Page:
A rural first approach will lead to a slower pace of decarbonisation than a national approach. There are “no regrets” homes both on and off grid which are ready right now for low carbon heating solutions, such as electric heat pumps and hybrid heat pumps, and available bioenergy solutions for homes where alternatives are needed. So why restrict activity to off-grid, which will slow and increase the cost of deployment? We should put the right technology in the right home, right now, regardless of where that home is.

At Calor we have been providing energy to rural homes and businesses off the gas grid for over 85 years and we supply many hard to treat rural homes. We do not see them as low-hanging fruit. To help these homes decarbonise, we have already started our transition to net zero, supplying renewable bioLPG (a direct, drop-in replacement for conventional LPG) since 2018.

Our commitment is to supply 100 per cent renewable energy products by 2040. Independent analysis suggests bioLPG, either in standalone boilers or in combination with a heat pump in a hybrid system, will be the most affordable way to decarbonise around 44 per cent of rural homes currently heated by highly polluting heating oil. BioLPG provides high temperature heating and effectively heats even poorly insulated homes, providing instant carbon savings, while their energy efficiency is improved to the extent it is economically and technically feasible.

Heat pumps generally require good levels of insulation to heat effectively. If heat pumps are installed in the wrong home, occupants may not be warm enough, and may have bigger energy bills than they were expecting. There are also space, planning and technical restrictions which will further limit heat pump installations. The reality is many off-grid homes will never be suitable for standalone electric heat pumps so alternative low-carbon heating options are vital to achieve net zero.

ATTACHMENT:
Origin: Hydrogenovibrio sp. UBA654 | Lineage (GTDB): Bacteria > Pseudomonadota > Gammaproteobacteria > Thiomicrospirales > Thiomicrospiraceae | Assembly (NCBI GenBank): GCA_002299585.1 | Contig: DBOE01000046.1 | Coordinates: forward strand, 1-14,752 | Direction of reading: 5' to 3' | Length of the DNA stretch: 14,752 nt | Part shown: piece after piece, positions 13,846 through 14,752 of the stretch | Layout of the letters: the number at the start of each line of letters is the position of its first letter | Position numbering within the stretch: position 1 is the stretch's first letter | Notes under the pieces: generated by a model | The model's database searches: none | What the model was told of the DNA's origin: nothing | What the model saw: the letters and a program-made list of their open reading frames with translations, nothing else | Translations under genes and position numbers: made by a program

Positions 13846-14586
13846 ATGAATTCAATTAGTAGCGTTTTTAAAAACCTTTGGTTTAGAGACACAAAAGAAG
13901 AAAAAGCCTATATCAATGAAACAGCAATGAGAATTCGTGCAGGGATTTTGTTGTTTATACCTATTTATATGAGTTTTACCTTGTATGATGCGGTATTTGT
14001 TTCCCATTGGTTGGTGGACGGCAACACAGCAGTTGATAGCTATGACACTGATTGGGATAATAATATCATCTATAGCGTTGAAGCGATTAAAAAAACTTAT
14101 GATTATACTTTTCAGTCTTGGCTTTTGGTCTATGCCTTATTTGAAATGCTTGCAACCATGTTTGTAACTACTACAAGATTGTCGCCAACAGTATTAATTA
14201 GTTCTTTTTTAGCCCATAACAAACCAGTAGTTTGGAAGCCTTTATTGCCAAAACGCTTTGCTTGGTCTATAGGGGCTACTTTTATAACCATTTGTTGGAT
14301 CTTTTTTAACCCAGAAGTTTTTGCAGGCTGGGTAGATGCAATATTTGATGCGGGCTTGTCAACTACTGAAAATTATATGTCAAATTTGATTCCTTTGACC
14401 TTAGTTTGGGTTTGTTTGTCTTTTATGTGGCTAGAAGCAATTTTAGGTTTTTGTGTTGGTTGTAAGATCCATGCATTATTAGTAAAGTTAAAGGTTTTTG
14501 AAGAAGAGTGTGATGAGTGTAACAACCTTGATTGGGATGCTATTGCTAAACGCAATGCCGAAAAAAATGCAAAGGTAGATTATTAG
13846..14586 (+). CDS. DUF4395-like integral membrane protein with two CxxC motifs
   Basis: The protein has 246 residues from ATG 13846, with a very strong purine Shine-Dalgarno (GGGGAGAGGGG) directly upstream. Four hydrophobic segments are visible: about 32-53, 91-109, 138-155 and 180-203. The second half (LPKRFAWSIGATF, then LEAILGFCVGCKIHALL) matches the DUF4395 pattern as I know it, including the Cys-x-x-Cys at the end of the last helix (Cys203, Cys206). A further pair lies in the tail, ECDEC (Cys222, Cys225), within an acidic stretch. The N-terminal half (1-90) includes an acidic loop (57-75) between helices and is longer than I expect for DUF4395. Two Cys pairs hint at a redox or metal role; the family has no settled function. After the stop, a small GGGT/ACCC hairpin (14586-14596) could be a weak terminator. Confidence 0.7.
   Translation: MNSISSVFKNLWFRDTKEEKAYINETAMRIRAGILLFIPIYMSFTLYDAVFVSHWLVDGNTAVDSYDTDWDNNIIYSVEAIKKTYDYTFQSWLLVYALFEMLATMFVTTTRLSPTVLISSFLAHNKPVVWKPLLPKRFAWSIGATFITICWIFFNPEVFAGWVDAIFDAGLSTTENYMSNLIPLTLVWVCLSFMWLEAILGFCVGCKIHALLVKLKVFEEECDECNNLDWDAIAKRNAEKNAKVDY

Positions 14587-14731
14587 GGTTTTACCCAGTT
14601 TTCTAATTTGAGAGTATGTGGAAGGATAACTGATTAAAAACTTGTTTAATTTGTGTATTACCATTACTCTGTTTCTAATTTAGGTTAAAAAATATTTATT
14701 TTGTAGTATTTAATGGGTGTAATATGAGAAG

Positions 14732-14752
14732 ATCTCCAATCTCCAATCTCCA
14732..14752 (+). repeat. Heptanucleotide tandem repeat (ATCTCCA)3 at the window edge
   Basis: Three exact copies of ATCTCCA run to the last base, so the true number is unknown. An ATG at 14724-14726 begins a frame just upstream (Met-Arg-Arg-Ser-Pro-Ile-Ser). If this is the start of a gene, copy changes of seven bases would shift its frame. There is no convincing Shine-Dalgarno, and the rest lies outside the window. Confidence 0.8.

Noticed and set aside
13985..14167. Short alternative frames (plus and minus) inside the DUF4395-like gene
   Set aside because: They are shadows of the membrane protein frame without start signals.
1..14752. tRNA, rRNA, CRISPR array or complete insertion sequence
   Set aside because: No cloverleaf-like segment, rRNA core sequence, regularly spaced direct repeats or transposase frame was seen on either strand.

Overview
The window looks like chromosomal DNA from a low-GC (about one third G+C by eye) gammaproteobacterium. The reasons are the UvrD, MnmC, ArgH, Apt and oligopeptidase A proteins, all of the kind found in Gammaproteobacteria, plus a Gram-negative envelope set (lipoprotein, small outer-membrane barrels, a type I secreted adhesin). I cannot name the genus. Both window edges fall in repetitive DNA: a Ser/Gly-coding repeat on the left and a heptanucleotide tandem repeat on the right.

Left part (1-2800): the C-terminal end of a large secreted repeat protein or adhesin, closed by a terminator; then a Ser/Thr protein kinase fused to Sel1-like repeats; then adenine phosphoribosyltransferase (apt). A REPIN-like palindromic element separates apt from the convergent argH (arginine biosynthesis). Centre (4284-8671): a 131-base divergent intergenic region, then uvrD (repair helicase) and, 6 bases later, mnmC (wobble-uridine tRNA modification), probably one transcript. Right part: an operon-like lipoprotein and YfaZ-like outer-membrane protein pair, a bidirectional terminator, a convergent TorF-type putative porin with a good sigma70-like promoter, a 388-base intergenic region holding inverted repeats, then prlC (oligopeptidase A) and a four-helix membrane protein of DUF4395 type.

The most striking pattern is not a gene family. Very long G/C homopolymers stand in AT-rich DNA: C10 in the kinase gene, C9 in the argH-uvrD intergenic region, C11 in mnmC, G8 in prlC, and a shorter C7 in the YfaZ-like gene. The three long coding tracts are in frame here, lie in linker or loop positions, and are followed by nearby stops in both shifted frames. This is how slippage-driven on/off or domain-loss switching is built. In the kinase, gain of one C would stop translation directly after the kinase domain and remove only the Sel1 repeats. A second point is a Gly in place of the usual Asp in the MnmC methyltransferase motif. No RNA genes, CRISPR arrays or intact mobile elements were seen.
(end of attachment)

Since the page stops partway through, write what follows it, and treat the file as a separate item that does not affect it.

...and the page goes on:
These points are not being fully debated among policymakers and government risks picking winners when it should focus on outcomes. The government thinks about 80 per cent of off-grid homes are suitable for heat pumps, and the CCC suggests around 50 per cent. Current policies favour biomass boilers burning imported wood pellets as filling much of this gap, although their negative impact on air quality means we should deploy these sparsely. The CCC see hybrid heat pumps, in combination with biofuels, as a key solution. The reality is we will need all these options, including bioLPG.

Rural homeowners and especially those on heating oil, will need significant financial and technical assistance to help them on this journey. The government needs to urgently bring rural energy efficiency levels up to scratch and expand the number of technologies it supports through Green and Clean Home Grants to include bioLPG.

The government’s forthcoming Heat and Buildings Strategy, which will set the policy direction to decarbonise our homes over the course of the next two decades, needs to treat rural off gas grid households fairly. If we want to get it right for the people living in Britain’s two million rural homes off the gas grid, we need all options available for this diverse range of properties. For many, bioLPG is not only the best value, but also the fairest way to do it.

Andy Parker is head of strategy and corporate affairs at Calor.